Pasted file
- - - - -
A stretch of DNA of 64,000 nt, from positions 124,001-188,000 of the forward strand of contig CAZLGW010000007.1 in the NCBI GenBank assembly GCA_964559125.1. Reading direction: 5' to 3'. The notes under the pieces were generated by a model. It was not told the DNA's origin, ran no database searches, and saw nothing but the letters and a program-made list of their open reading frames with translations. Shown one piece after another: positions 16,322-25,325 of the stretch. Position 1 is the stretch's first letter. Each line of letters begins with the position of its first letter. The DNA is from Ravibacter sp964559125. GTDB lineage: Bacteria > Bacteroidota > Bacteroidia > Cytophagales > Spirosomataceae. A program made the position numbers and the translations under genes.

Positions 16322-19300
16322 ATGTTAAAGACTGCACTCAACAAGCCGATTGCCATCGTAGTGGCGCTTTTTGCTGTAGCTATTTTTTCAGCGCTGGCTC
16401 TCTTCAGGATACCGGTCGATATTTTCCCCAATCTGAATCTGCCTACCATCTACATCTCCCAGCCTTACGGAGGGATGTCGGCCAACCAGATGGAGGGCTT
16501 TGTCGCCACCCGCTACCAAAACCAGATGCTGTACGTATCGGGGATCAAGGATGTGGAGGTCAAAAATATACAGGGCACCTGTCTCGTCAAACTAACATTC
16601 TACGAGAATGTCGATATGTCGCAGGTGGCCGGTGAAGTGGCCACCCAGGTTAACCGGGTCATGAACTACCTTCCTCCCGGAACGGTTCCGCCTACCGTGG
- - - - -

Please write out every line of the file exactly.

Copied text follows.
A stretch of DNA of 64,000 nt, from positions 124,001-188,000 of the forward strand of contig CAZLGW010000007.1 in the NCBI GenBank assembly GCA_964559125.1. Reading direction: 5' to 3'. The notes under the pieces were generated by a model. It was not told the DNA's origin, ran no database searches, and saw nothing but the letters and a program-made list of their open reading frames with translations. Shown one piece after another: positions 16,322-25,325 of the stretch. Position 1 is the stretch's first letter. Each line of letters begins with the position of its first letter. The DNA is from Ravibacter sp964559125. GTDB lineage: Bacteria > Bacteroidota > Bacteroidia > Cytophagales > Spirosomataceae. A program made the position numbers and the translations under genes.

Positions 16322-19300
16322 ATGTTAAAGACTGCACTCAACAAGCCGATTGCCATCGTAGTGGCGCTTTTTGCTGTAGCTATTTTTTCAGCGCTGGCTC
16401 TCTTCAGGATACCGGTCGATATTTTCCCCAATCTGAATCTGCCTACCATCTACATCTCCCAGCCTTACGGAGGGATGTCGGCCAACCAGATGGAGGGCTT
16501 TGTCGCCACCCGCTACCAAAACCAGATGCTGTACGTATCGGGGATCAAGGATGTGGAGGTCAAAAATATACAGGGCACCTGTCTCGTCAAACTAACATTC
16601 TACGAGAATGTCGATATGTCGCAGGTGGCCGGTGAAGTGGCCACCCAGGTTAACCGGGTCATGAACTACCTTCCTCCCGGAACGGTTCCGCCTACCGTGG